The Dead, by James Joyce, is a quick read. At 58 pages you can finish it in one sitting. Having a huge interest in how the mind works I recently started exploring psychology and philosophy. The Dead was recommended to me after buying of few of those books.
It was an interesting read for me because I’m a product of contemporary American culture. I could have read the back cover to understand that it takes place in Dublin in 1904. For some reason I didn’t. Instead, after a few pages, I looked for a copyright page or an index in the back to tell me from what frame of reference to approach the contents. I didn’t find any. The waltzing at the beginning should have been a clue, but I was about three-quarters of the way through the short story before realizing the mode of transportation is actually horse-drawn carriages.
The story was suspenseful. Only because I was waiting for something incredulous to happen at the annual dance or at the dinner table. About the worst thing that happened was Miss Ivors calling out Gabriel. That’s it. No crimes. No lewd acts. Maybe something happened to her as she walked home alone I thought. Maybe a cold case was soon to be opened as they look for the murderer. Nope. Nothing like that. It was all very pleasant and proper.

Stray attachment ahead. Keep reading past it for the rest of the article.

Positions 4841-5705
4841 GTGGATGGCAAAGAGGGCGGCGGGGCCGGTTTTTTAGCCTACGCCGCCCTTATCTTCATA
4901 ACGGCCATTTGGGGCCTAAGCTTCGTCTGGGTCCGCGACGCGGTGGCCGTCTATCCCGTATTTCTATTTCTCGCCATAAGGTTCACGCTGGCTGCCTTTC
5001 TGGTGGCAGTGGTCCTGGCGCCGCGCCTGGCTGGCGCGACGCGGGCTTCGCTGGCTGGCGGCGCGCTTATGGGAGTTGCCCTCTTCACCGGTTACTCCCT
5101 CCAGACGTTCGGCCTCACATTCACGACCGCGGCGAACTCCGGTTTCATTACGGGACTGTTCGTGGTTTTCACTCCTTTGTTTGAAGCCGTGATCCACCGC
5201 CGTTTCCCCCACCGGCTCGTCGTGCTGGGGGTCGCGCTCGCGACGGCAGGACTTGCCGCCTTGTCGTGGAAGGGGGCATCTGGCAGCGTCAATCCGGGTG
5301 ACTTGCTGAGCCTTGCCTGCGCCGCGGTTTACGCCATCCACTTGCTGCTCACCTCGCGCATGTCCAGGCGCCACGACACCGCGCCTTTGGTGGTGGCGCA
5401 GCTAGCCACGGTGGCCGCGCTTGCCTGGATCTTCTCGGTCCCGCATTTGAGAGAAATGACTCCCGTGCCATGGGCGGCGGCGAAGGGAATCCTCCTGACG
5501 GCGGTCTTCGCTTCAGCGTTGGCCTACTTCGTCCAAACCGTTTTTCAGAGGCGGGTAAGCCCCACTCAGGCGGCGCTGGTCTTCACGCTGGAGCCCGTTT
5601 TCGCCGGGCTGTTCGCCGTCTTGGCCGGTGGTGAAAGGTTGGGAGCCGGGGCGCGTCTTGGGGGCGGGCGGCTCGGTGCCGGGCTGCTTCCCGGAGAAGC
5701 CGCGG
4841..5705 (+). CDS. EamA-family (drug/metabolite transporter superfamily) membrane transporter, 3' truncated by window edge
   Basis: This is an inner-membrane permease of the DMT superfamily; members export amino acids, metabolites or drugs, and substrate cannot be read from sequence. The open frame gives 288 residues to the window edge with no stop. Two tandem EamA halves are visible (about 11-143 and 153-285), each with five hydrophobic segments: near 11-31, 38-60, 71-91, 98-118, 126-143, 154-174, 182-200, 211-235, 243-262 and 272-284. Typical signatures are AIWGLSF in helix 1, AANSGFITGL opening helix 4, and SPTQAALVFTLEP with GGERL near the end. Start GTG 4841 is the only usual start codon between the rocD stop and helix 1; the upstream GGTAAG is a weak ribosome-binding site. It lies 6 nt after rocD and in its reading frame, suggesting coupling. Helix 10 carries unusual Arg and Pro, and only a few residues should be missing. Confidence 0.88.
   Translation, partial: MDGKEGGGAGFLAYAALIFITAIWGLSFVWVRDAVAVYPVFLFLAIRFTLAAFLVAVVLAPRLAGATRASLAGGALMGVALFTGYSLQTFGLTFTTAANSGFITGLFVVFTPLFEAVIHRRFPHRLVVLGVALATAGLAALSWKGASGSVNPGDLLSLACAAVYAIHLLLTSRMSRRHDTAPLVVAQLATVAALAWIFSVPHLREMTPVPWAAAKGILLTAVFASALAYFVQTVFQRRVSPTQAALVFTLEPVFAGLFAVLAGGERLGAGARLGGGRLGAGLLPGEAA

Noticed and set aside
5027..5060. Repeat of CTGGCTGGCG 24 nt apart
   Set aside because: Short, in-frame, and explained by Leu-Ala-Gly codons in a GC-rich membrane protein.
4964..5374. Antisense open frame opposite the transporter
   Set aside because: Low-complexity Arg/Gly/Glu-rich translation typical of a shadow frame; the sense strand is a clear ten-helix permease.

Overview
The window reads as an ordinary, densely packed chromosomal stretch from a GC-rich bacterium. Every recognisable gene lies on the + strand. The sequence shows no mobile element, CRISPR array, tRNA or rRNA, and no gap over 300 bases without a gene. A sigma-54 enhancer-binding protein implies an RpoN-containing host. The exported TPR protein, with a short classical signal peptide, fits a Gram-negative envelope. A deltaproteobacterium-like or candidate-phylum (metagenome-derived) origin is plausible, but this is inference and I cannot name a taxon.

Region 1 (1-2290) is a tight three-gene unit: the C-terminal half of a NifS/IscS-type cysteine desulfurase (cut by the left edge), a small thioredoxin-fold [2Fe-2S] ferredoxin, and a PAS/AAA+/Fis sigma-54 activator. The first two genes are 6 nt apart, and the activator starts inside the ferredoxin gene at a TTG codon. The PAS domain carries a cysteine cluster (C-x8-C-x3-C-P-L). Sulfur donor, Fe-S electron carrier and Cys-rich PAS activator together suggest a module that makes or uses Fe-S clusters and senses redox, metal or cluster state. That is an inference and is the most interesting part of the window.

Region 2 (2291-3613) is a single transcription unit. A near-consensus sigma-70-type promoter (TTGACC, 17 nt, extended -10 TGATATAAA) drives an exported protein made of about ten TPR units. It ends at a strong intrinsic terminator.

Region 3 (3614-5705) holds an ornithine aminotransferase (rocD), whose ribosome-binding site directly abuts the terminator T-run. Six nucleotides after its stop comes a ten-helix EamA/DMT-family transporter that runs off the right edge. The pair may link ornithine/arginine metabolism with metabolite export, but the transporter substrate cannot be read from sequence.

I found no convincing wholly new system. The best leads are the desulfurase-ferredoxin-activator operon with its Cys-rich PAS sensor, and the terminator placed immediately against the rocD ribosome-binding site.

Even Gabriel’s speech after dinner was a hit. He seemed apprehensive prior to it, thinking about what to say and whether to change some of his prepared remarks. Dinner ends and he begins his speech and it was like he was a masterful orator. Where’s the social anxiety? No shaky voice. No one-liners that miss their mark. Just pure compliments and elocution leading to complete audience satisfaction.
Ok, dancing and dinner are finished. What about Freddy? Wasn’t he getting sauced early in the night. He must be misbehaving, right? Nope. Even after who knows how much whiskey, he’s still speaking in full sentences. About “one of the finest tenor voices he had ever heard” nonetheless. That has to be some kind of record, right? Then again it is Ireland.
The suspense is killing me! The story is titled The Dead. I’m on page 50 and nobody’s dead yet. Well, Gabriel is now attempting to keep his primal urges in check using his husbandly protective character. No need. At the end his wife drops a bombshell on him and makes him forget all that and question his sole.
Knowing what I now know, I should probably read it again!